case report

Oman Medical Journal [2022], Vol. 37, No. 3: e373 

Severe Prolonged SGLT2i-induced Euglycemic Diabetic Ketoacidosis Refractory to Standard Therapy and Dialysis: Case Report and Literature Review

Raya Almazrouei1*, Fatima Alkindi2, Aisha Alshamsi3, Tasnim Dawoud 4, Ahmad Chaaban5 and Masood Ur Rahman6

1Division of Endocrinology, Tawam Hospital, Al Ain, UAE

2Department of Internal Medicine, Tawam Hospital, Al Ain, UAE

3Division of Pediatric Metabolic, Tawam Hospital, Al Ain, UAE

4Department of Clinical Pharmacy, Tawam Hospital, Al Ain, UAE

5Division of Nephrology, Tawam Hospital, Al Ain, UAE

6Department of Critical Care, Tawam Hospital, Al Ain, UAE

article info


Sodium-glucose cotransporter type 2 inhibitors (SGLT2i) are oral hypoglycemic agents that have insulin-independent glucose-lowering effects mediated by increasing the renal excretion of glucose by inhibiting the SGLT2-mediated renal glucose reabsorption. An increasingly recognized complication induced by SGLT2i is euglycemic diabetic ketoacidosis (eDKA). Here, we describe the case of a 26-year-old male patient with type 2 diabetes mellitus and morbid obesity. Prior to presentation he was on multiple oral hypoglycemic agents including SGLT2i. He developed life-threatening severe prolonged eDKA associated with SGLT2i (Canagliflozin), precipitated by adenovirus infection. The acidosis was not responding to standard DKA therapy and renal replacement therapy but was managed effectively with insulin titration based on capillary ketone measurements. After reviewing the literature on severe prolonged eDKA induced by SGLT2 and treatment modalities used, we present previously reported cases similar to ours.

Introduced in 2013, sodium-glucose cotransporter type 2 inhibitors (SGLT2i) are a relatively new class of drugs known for their glycemic and weight reduction effects, cardiovascular disease (CVD) risk reduction in type 2 diabetes mellitus (T2DM) patients, and renal protective effects in patients with chronic kidney disease. However, there are emergent risks associated with SGLT2i use. These include euglycemic diabetic ketoacidosis (eDKA), bone fractures, acute renal injury, Fournier’s gangrene, and lower limbs amputations.1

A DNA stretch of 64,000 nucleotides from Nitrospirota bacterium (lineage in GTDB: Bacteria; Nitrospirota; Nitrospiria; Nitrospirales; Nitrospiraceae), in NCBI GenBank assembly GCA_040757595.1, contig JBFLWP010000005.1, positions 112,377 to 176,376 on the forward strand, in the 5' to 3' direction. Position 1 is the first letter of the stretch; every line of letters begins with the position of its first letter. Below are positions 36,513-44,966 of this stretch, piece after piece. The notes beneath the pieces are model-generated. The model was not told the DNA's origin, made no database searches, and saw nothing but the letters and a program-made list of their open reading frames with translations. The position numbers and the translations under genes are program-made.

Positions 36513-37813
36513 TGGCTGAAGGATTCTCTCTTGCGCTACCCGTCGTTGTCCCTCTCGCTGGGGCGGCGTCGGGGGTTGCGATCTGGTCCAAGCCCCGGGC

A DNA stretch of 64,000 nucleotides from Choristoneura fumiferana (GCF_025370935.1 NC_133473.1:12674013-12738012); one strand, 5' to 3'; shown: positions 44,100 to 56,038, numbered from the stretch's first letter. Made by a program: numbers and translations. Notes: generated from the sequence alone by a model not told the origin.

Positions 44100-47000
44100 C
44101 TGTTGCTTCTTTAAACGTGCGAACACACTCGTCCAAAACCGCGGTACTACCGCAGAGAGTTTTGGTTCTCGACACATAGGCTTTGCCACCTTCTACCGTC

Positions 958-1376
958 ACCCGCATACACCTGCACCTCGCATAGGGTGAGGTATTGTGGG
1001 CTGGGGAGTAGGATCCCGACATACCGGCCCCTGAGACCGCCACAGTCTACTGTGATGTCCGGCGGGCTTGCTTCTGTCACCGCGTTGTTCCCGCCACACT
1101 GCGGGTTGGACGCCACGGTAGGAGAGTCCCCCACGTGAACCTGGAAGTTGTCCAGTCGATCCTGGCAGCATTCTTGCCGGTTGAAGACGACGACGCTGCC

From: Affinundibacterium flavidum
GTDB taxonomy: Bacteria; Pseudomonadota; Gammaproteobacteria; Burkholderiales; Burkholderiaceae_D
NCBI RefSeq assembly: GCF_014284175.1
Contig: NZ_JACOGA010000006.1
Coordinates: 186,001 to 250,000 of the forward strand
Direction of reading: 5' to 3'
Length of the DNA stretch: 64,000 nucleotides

In clinical trials with SGLT2i, eDKA rates ranged between 0.2 to 0.8 cases per 1000 patient-years among T2DM patients.2 The tendency for underlying eDKA to accompany normal or near-normal glucose levels (< 13.9 mmol/L) may delay its recognition and management.1 Precipitants of overt DKA include surgery, extensive exercise, myocardial infarction, stroke, severe infections, prolonged fasting, and other stressful physical and medical events.2 Here, we described the case of a 26-year-old male patient with poorly controlled T2DM on multiple oral hypoglycemic agents, who developed life-threatening severe eDKA associated with SGLT2i use (canagliflozin). The acidosis was prolonged and refractory to standard DKA therapy and renal replacement therapy, but was managed effectively with insulin titration based on capillary ketone measurements.

Case Report

A 26-year-old male presented to our hospital’s emergency department in January 2020 with a four-hour history of agitation, shortness of breath, and abdominal pain. This was preceded by four days of fatigue, malaise, fever, and sore throat. He had recently joined the national military service. He was diagnosed with T2DM for seven years and was being treated in another institute and maintained on multiple oral hypoglycemic agents of which he could recall only metformin by name. He reported no history of recent travel. Physical examination was remarkable for dry oral mucosa. He was in distress, febrile (38.5 oC), tachycardic (110 beats per minute), tachypneic (28 breaths per minute), and had low blood pressure (110/50 mmHg) despite having received 2 L of normal saline prior to presentation. The patient was also morbidly obese with BMI of 41.52 kg/m2 (120 kg; 170 cm). He had non-exudative pharyngitis. Chest examination revealed shallow deep breathing and bilateral vesicular breathing without added sounds. Cardiac exam was normal apart from sinus tachycardia. There was mild epigastric tenderness and other systemic examination was unremarkable.

Figure 1: Changes in blood glucose, bicarbonate (HCO3), and pH since presentation and timings of renal replacement therapy.

Figure 2: Insulin infusion rates compared with the levels of glucose and capillary ketones.

Figure 3: Total fluid intake and urine output.

Initial investigations revealed mild hyperglycemia (13.6 mmol/L), severe metabolic acidosis with bicarbonate level of 4 mmol/L, venous blood pH of 6.84, and high anion gap of 34. Urine ketone level was high (15 mmol/L) while lactic acid was normal at 2 mmol/L. The patient also had leukocytosis with white blood count of 29 × 109/L, hemoglobin of 16.4 g/L and platelet count of 350 × 109/L. His C-reactive protein at 64 (≤ 5) g/L, and procalcitonin at 2.3 (≤ 0.5) ng/mL were at elevated levels. The toxicology screen for alcohol and illicit drugs was negative. The following were within normal limits: sodium (135 mmol/L), potassium (3.8 mmol/L), creatinine (85 μmol /L), and urea (4 mmol/L). He had no rhabdomyolysis with normal total creatinine kinase of 223 IU/L. Serum osmolality was elevated at 315 mOsm/kg. Liver function and thyroid tests were normal.